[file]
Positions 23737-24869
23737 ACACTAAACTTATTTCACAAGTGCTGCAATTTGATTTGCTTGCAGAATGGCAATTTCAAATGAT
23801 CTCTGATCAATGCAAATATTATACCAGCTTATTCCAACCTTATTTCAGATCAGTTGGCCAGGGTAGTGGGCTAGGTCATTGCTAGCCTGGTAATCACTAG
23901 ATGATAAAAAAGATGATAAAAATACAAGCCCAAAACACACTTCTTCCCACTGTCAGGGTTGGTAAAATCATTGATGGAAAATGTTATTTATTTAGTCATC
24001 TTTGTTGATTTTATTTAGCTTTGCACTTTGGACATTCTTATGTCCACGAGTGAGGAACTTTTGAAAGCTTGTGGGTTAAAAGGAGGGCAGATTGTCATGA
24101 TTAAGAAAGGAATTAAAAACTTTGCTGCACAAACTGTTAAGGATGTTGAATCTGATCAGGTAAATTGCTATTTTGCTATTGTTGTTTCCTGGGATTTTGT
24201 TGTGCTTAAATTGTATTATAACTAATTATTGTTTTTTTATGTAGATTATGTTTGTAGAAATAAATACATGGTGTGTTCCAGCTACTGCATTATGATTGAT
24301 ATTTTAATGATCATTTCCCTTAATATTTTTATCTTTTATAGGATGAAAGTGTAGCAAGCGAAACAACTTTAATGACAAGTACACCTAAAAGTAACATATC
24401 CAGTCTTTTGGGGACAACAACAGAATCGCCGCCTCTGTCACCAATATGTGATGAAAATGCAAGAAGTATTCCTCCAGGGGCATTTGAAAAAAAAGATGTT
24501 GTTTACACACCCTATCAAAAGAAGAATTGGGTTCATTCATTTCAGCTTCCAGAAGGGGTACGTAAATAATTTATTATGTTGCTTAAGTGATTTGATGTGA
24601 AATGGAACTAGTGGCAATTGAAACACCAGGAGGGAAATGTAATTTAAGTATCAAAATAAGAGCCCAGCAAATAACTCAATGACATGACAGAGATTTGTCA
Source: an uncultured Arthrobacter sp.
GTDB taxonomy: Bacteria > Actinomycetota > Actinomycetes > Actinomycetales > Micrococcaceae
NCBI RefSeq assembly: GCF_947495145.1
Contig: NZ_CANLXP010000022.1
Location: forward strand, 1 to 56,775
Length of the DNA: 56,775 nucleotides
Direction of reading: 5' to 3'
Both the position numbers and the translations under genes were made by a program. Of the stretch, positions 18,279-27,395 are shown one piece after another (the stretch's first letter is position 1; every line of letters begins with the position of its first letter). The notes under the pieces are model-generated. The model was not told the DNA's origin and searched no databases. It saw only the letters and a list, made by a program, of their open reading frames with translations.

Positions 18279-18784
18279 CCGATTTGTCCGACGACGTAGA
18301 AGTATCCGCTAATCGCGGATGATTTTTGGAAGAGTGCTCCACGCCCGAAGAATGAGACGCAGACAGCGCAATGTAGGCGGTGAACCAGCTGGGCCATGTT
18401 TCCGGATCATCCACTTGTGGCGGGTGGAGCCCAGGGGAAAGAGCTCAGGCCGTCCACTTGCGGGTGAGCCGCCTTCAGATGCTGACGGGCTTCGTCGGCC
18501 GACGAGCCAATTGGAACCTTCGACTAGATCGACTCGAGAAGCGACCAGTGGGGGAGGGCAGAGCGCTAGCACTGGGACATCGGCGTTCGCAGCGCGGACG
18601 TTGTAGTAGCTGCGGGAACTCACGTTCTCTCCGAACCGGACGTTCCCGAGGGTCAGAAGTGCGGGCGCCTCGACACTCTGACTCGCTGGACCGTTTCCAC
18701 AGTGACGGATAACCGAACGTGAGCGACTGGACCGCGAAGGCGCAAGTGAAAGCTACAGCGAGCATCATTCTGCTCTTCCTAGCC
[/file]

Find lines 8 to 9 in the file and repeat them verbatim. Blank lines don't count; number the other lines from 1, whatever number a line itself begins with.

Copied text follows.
24301 ATTTTAATGATCATTTCCCTTAATATTTTTATCTTTTATAGGATGAAAGTGTAGCAAGCGAAACAACTTTAATGACAAGTACACCTAAAAGTAACATATC
24401 CAGTCTTTTGGGGACAACAACAGAATCGCCGCCTCTGTCACCAATATGTGATGAAAATGCAAGAAGTATTCCTCCAGGGGCATTTGAAAAAAAAGATGTT